World Travel

San Jose

21. April: Breakfast is included with Hannelore's and she sure takes care to give us a good one. There's good bread, juice and coffee. We desperately need to wash clothes so we decide to give the laundry shop a second try. One of Hannelore's dogs is taking part in a competition today and she says we can drive along to Madeleine's and to the Laundry shop, which is right next door to her.

The shop's still closed (today is Saturday) so we decide to go to Madeleine's to get some more information how to get to town etc. We meet her husband and daughter and after getting instructions we're off with the bus to San Jose centre. The fare is 90ñ. Lonely Planet mentions a laundry service 'Sixaola', and they're open and, yes, they'll have the load ready by 12:30, great! We walk around, find 'the' tourist information office but don't go in yet. A guy gave Annewien a leaflet and then asks her for a contribution. I know the scam and pull the leaflet out of her hands and return it to him, Annewien isn't too pleased with this behaviour and I'm puzzled.  We walk on to have a sour coffee and talk about it.

We decide to give that tourist info office a shot. I still believe it is an official office when we climb the stairs to the first floor. We're greeted in a friendly manner by an English guy (says he's new at the job and asks us where we'd been and where we would want to go) and are told that the person to give information is just on his way and to wait for a moment. Strangely enough there are not too many brochures around. When the person arrives after about 20 minutes it's a biggish black man who is very friendly and asks us which destinations in Costa Rica we would like to visit. We tell him Arenal, Monteverde, Rincon de la Vieja, Tortuguero, Corcovado, Puntarenas, Wilson Gardens etc. Well, he immediately starts putting together a detailed schedule on paper and gives us a number of tips and information. We take his schedule and say we need to think it over. He doesn't do any hard selling, he just gives the impression that it would be a good idea to book all trips from him to spare us all sorts of hassles. All of this leaves us a bit confused, we're not sure what to make of it. We're slowly getting the feeling that this isn't the REAL tourist office, it's just a travel agent.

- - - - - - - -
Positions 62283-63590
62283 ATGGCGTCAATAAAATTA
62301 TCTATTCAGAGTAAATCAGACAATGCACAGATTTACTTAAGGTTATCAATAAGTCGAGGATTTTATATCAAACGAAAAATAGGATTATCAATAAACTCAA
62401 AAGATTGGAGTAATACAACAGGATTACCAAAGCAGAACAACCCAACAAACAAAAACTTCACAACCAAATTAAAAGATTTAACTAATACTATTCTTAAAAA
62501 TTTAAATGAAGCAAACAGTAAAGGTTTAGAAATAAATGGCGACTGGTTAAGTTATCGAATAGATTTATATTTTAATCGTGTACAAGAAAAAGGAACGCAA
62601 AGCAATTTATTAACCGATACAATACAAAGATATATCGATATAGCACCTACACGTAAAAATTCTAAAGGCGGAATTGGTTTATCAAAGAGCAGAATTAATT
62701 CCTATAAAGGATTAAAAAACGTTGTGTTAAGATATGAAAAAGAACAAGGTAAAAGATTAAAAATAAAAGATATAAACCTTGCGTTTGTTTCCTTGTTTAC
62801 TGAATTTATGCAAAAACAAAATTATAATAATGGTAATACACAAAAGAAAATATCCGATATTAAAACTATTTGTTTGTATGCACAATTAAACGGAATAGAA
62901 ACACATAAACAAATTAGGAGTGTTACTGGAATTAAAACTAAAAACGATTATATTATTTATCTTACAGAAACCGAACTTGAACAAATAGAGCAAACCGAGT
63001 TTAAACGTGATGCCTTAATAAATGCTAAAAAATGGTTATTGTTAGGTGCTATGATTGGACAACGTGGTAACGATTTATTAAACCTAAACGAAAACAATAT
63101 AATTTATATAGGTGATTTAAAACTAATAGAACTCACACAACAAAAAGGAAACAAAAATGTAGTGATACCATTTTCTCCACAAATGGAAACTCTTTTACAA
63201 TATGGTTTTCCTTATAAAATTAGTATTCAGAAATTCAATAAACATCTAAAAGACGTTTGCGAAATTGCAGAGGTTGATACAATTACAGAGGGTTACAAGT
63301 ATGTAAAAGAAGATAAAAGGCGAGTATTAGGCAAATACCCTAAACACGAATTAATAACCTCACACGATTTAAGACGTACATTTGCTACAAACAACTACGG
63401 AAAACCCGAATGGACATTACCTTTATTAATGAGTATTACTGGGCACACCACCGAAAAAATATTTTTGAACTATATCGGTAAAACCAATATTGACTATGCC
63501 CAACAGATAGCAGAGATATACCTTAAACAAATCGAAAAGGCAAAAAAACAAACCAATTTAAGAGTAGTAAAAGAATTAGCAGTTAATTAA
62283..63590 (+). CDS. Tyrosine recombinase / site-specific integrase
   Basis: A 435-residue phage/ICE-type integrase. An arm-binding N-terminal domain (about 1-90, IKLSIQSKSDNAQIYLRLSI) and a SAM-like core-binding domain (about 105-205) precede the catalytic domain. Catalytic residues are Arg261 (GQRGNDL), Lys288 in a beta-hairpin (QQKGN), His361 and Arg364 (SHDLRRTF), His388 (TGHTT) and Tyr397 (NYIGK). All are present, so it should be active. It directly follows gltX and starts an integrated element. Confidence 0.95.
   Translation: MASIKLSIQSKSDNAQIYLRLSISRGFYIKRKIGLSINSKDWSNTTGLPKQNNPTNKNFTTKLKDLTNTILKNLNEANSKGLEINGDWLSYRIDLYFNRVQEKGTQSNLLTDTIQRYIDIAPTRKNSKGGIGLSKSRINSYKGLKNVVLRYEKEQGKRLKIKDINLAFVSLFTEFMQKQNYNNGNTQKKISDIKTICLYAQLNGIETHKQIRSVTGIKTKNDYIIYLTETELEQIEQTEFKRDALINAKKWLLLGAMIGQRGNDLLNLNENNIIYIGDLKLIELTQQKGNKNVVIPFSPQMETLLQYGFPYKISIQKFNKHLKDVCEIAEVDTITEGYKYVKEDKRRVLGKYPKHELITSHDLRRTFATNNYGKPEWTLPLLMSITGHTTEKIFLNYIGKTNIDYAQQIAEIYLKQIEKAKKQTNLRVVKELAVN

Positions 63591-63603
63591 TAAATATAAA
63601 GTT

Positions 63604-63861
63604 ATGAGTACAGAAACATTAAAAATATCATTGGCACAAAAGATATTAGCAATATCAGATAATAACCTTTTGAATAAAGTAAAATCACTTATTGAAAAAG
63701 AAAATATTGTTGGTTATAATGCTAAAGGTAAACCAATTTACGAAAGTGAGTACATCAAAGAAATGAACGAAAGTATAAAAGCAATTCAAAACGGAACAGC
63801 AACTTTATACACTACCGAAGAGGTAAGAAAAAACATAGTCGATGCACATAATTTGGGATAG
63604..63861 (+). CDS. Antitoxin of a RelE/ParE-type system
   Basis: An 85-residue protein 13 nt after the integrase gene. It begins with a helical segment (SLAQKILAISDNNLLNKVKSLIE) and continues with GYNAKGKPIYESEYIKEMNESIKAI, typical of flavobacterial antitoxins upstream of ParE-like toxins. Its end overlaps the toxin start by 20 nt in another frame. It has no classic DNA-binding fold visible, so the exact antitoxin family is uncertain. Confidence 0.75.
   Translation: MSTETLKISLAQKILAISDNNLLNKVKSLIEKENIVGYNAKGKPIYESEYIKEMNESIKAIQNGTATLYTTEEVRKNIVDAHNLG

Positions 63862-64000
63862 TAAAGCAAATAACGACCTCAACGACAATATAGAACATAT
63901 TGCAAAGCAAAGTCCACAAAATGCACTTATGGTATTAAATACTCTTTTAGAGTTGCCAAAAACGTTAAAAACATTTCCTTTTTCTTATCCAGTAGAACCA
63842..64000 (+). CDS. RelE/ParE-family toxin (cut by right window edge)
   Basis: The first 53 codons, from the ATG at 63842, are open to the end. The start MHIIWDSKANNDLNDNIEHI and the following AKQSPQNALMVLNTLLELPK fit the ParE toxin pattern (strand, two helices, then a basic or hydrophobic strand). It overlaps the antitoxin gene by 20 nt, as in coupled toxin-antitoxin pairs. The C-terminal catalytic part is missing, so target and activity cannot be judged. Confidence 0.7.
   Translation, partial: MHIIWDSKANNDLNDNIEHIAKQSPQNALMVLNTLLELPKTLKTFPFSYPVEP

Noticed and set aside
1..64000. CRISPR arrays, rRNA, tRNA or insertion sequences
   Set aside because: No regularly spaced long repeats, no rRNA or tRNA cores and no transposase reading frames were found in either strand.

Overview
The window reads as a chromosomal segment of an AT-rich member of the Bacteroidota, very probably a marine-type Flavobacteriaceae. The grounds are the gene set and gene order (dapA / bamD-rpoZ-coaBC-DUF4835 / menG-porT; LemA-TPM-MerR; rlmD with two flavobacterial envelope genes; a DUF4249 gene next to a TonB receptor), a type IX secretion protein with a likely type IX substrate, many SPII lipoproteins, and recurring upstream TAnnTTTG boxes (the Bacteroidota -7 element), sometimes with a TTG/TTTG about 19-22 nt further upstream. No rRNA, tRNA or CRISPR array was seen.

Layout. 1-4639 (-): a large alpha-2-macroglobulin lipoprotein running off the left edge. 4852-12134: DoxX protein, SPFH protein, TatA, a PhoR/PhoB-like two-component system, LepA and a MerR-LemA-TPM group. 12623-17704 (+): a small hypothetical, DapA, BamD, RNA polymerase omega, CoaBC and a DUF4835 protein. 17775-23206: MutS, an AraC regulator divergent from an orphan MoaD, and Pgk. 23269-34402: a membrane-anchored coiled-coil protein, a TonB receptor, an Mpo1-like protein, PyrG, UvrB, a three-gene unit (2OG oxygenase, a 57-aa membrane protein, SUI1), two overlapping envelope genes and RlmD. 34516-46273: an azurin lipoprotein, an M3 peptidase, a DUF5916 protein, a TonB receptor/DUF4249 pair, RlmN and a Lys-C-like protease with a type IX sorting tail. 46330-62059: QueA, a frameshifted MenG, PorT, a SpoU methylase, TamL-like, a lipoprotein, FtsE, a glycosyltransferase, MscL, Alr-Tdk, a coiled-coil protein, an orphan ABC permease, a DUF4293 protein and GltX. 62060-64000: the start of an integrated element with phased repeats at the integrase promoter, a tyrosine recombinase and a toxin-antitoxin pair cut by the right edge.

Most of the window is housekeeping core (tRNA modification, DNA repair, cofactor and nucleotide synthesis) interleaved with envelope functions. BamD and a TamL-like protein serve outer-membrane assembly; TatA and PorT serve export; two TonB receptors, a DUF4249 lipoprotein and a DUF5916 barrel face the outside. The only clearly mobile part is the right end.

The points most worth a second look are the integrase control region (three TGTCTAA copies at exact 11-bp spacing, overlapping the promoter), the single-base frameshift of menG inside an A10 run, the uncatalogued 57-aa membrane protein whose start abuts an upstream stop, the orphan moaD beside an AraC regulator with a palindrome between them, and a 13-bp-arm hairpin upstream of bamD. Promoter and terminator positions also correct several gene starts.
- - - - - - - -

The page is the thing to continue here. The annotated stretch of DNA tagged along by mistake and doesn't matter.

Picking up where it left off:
We fetch our laundry and stuff it into our rucksacks for easier carrying and stumble upon another tourist office. This is getting interesting.. It seems half closed, but it's staffed by a friendly young girl who tells us to just pull open the shop shutter are peek in. She gives us a number of infos and prices regarding tours, most of them are cheaper than at the last office (well, this one is not on the main shopping road of San Jose either). She even has cars for rent at 180$ per week and we contemplate renting one. It's when we tell her our travel plans that she says we'd need a four-wheel drive due to the bad roads, which would cost about double. We'll that's just over our budget, so we decide that we'd do the trip on our own with mostly public transport. Roads in Costa Rica turn out to be mostly bad: stony and untarred.

San Jose police with their bikes Bicycle racers
San Jose police with their bikes
Bicycle racers

We walk a bit through San Jose, change some traveller cheques (we have to wait in a long line as the booth on the main pedestrian street is the only exchange office open on Saturday afternoon) and visit the local market. Lonely Planet warns against theft there, so we cling on to our small rucksacks (without making it look overly paranoid). We're amazed by the clothes the young Costa Rican women are wearing, they are quite provocative and don't mind showing what there is to offer, and never mind if it is a couple of pounds too much.

We take a taxi back to Hannelore in the evening, change and go to San Pedro Mall, where Madeleine said they had a good Salsa disco. Wow, everything is open in the evening and I even find an internet cafe to send a quick mail to my deputy in the office. We then go for a slice of pizza at Pizza Hut and observe that shop by shop of the glittery, shiny Mall is closing. We find the disco in the top floor of the mall and hear good Salsa music coming out of the place. We pay 1500ñ entrance per person and find a few couples dancing on the large dance floor. It's quite cold inside with air conditioning and the music is rather loud. We have a beer and dance a bit. After some Merengue they switch styles to hard Disco and the music just keeps getting louder and louder. We hope they will switch back to Salsa sometime and eventually go and sit in a room beside the main dance hall to wait it out - in vain. Suddenly an animator hops onto the stage and starts dancing to the disco beat. None too well, but the crowd of people, who by now had accumulated in the place, loved it and were out dancing hard.

We take a taxi back. The guy loses himself. I haven't a clue where we are but Annewien does and manages to guide to back. Wow, what a feat! He wants 1035ñ (he shut down the meter when he noticed he was lost), Hannelore opens the door (she hadn't give us a key for fear about misuse or losing it) and we eventually drop sleep...

Continue to 22.4 La Fortuna/Arenal